It's already been a November to remember
23:00 GMT, 5 November 2012
Has there ever been a golfing week in November quite like the last one What caught your eye – the joyous rise of Ian Poulter in China or the sad demise of Lee Westwood What happens next for Rory McIlroy now he’s changed club manufacturers or what happens next for the European Tour now everybody is off to America Are the governing bodies right to try to ban belly putters
Here are some thoughts on the hot topics of the moment…
The rise of Poulter
He might have no chance of winning the BBC’s Sports Personality award but is there really a better personality in sport right now than our Poults
Poulter: Amazing personality
Is there a better character than the larger than life, former 17 year old club assistant playing off a five handicap, who progressed so far he changed the destiny of the Ryder Cup single-handedly and still found enough energy to win in China on Sunday and become the first Englishman to win two World Golf Championship events This is Poulter’s 13th year as a pro and he has won tournaments in all but one of them.
Poults reckons the American Brandt Snedeker is the best putter in golf. On a week-to-week basis, I’d go with Luke Donald. But if you had to pick one man to hole a putt to save your life, the way Jose Maria Olazabal once did and then Tiger Woods That man is now Ian James Poulter.
The demise of Lee Westwood
You will be familiar with my respect for Westwood the golfer and Westwood the man. So you can imagine what it was like rising early to watch the end of the HSBC Champions tournament in China on Sunday, and the first two shots I see are Westwood doing what all bad amateurs do – first clunking a chip short and then thinning the next one.
The great thing about Westwood is that he will dwell on the positives of his lucky life and keep searching for a solution, and let’s hope to God he finds one.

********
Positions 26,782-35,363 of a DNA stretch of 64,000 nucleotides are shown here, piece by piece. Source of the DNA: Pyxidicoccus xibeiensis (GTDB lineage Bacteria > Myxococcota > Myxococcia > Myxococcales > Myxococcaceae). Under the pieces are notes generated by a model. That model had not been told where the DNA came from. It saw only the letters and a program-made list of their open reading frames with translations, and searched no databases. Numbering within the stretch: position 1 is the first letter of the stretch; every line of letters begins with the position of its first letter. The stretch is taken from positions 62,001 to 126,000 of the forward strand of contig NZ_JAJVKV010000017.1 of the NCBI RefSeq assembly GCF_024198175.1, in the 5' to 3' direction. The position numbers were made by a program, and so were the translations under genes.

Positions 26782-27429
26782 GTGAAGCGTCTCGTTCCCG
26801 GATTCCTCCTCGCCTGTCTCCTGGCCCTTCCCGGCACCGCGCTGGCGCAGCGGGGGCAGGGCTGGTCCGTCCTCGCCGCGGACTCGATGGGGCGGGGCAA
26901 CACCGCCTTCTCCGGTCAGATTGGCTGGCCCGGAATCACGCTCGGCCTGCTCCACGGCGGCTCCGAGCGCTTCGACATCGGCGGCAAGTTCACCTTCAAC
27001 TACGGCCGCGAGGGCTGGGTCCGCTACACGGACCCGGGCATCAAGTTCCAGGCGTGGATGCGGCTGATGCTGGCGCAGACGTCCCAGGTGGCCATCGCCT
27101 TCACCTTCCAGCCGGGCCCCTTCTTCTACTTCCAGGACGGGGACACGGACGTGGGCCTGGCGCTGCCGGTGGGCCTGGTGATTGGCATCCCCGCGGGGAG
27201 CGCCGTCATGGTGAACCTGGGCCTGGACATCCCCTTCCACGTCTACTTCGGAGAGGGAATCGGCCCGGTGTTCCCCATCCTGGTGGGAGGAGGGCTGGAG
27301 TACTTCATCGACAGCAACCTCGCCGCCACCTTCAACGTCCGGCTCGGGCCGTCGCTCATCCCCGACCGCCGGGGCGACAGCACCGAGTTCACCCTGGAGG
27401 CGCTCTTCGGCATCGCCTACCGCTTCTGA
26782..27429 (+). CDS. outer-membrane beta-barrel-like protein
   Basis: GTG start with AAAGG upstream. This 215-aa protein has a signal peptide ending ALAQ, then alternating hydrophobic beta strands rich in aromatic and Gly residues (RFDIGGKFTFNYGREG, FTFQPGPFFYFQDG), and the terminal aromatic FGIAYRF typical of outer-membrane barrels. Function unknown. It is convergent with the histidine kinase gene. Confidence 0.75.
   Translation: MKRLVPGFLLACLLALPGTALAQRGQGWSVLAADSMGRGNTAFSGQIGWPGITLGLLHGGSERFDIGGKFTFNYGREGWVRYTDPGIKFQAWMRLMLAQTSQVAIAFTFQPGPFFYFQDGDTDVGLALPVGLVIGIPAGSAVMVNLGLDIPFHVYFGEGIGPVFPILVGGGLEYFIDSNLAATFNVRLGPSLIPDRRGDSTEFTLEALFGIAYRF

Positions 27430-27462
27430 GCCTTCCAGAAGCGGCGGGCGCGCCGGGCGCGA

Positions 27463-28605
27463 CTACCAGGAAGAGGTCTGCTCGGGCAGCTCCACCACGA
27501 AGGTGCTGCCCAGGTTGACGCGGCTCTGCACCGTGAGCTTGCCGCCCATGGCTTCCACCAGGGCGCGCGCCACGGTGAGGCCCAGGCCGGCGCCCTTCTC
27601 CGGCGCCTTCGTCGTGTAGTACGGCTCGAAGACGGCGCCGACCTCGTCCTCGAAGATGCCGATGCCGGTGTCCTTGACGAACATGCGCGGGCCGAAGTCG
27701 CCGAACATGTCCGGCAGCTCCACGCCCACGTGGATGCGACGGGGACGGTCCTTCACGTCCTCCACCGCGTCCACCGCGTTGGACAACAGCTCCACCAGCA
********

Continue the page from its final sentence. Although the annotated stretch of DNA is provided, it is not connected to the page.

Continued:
Demise: Westwood fell away in China
But the fact he has now played in over 100 majors and world golf championship events and not won any tells its own story about a telling weakness around the greens under pressure that you fear will never be resolved.
Rory McIlroy changing clubs
Listening to Sir Nick Faldo, he makes changing club manufacturers sound a bit like a violin virtuoso ditching his Stradivarius. And yes, it is true, we have seen a number of players lose form after such a change. Payne Stewart, Ian Woosnam and, perhaps most pertinently in this instance, David Duval when he switched to Nike clubs, to name but three.
But the technology has changed to such an extent since those players were competing it is hard to believe that it will cause a break in McIlroy’s stride.
Perhaps there will be a couple of tournaments early on when the clubs will feel a touch strange. But, as we await the official announcement of his expected 156 million switch to the swoosh, expect him be perfectly in tune with the new tools of his trade come the Masters.
Changing clubs: McIlroy
Whither the European Tour
Are we rapidly reaching the point where the last man on tour needs to switch off the lights Listening to some of the doom and gloom, you’d think so.
No-one could argue this has been a good year for the tour, with events in mainland Europe disappearing at an alarming rate. But Keith Waters, the tour’s chief operating officer, tells me that when the schedule is announced for next year, all the national Opens around Europe that we have come to know and love will be in place, and that’s good to know.